To protect the owners’ privacy, I won’t share precisely where the art is situated. For locals, it will be fun to see if you too can spot them or new art displays on your walks. We can all enjoy art on many levels just by walking around the streets and local parks.

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38 thoughts on “What’s been happening? – October 2021”

  1. You have an indomitable spirit, Suzanne! I love that you sought out beauty regardless of lockdown.

    I hear you about messing dunking … except mine lands on the keyboard more often than not.

    Such an interesting story about Centennial Walkway – loss of a road, a park gained. I am so taken by the first sculpture, and the making of it. Art & engineering = a feat of beauty. I want to run my hands over the curves …

    Liked by 1 person

  2. Love that first sculpture I think I could just walk round and round it in awe of its lovely symmetry. I love all the garden sculptures too, well seen. Hoping all is going well for you and the Squire and I hope the 90% is soon reached and NZ opens up again. I’m so looking forward to visiting my family.

    Liked by 1 person

  3. I share your disappointment that the galleries have been closed, and have been doing similar outdoor art walks. I recognise the garden; he’s a very, very generous patron of NZ art. I recognise a couple of the pieces from an exhibition I worked on as the marketing advisor.

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  4. I especially like the first piece by Corbelletto – I am always fascinated by patterns in nature and I can see how she took these as her inspiration. It also reminds me a little of Islamic art as they often use tessellation. I love how you’ve given us your own interpretation alongside that of the artists’ intentions. I tend to do exactly the same thing when I look at a piece and I too saw the ark as a rake!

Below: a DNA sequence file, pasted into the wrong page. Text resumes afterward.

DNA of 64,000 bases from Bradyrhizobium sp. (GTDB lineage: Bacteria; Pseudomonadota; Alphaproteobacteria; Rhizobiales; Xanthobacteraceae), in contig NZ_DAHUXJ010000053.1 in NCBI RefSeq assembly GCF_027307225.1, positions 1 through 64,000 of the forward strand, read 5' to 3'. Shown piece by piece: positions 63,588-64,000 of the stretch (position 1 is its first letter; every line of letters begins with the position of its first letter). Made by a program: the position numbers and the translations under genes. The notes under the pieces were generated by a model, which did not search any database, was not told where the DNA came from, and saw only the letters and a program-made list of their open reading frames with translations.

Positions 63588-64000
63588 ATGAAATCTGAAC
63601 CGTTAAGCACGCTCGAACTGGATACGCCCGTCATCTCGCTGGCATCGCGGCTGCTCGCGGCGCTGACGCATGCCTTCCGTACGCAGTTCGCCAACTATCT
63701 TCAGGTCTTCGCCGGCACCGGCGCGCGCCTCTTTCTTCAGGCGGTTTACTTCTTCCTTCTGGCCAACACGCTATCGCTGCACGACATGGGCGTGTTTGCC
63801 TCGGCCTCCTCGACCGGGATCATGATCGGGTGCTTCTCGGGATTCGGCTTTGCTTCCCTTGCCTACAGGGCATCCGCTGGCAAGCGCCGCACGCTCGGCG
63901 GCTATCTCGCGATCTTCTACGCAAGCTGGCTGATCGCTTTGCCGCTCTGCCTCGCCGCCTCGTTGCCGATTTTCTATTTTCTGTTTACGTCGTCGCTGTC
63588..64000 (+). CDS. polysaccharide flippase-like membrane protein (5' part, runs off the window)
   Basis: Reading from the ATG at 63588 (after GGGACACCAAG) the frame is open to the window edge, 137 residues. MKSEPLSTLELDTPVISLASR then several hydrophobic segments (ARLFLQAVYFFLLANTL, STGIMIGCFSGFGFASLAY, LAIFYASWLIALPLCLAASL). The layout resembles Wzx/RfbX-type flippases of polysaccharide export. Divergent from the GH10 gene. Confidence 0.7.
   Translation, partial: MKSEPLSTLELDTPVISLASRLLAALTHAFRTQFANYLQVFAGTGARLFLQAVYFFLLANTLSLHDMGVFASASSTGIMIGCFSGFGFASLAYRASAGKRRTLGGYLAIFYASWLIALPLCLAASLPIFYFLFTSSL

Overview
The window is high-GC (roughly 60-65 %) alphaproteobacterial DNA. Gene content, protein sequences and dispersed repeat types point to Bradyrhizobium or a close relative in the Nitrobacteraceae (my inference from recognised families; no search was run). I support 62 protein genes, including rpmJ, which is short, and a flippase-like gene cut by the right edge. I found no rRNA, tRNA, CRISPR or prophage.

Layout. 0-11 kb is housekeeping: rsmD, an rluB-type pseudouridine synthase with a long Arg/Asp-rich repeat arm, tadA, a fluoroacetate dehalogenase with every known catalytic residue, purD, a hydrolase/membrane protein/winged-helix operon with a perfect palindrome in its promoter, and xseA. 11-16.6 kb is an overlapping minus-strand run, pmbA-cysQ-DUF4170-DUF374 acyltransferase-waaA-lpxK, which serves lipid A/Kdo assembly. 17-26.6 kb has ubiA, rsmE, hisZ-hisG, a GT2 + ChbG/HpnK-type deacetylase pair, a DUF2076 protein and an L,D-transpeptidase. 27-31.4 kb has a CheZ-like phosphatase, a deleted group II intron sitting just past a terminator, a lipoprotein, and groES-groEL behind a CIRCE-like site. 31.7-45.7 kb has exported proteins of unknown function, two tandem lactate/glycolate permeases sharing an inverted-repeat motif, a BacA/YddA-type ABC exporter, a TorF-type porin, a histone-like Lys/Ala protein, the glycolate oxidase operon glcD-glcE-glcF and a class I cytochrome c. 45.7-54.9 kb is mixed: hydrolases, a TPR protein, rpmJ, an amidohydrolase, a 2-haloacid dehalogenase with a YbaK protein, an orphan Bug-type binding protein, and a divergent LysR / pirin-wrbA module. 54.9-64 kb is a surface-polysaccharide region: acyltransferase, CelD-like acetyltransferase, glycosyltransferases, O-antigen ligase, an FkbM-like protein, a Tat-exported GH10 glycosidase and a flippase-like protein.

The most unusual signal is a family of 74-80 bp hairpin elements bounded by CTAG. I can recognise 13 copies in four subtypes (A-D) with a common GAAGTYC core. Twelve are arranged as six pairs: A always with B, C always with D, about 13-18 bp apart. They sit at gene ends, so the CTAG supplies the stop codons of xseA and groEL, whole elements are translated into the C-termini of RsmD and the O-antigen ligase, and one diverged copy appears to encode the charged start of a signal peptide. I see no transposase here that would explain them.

Liked by 1 person

    1. Islamic design is another fascinating art. I have found most traditional art forms use nature, e.g. the koru is a spiral shape based on the appearance of a new unfurling silver fern frond which symbolises new life, growth, strength and peace.


  5. The first sculpture is magnificent, I keep going back for a second look. The second and third don’t have the same impact.
    the garden art made me smile, what a lovely idea.

    Liked by 1 person

    1. I was confused as to why you were confused 😉 Perhaps I should insert a photo of the said sloping path where the sculptures are sited? Will take another shot of it when I head over there for a walk. An extraordinary amount of artwork in and around that mansion where the gorilla sculpture stands.

      Liked by 1 person

        1. Good grief, I did get the photos mixed up. Apologies, Eilene. I have made a mental note to revise my posts a few times before pushing the publish button!. Not concentrating! Thanks for pointing it out, and hopefully, it’s now readable.

          Liked by 2 people

            1. The property is owned by Sir James Wallace, who has been a generous patron to NZ contemporary art scene over decades. He used to have artists in residence at his Epsom mansion, not sure if he still does that.

              Liked by 1 person

  6. Glad you managed to engage your mind with something else while being the support your husband needed. I’ve been in your position and I know how easy it is to become depressed about the whole thing. I enjoyed your take on the art you photographed. I am never good at deciphering what the artist means and even when I’m told I often wonder why he/she didn;t just paint or sculpt what they said the art represented!

    Liked by 2 people

    1. Good point, Maris, regarding why artists don’t create exactly what a piece should represent; perhaps the deciphering is part of the artwork? Makes us think and extend our creative minds?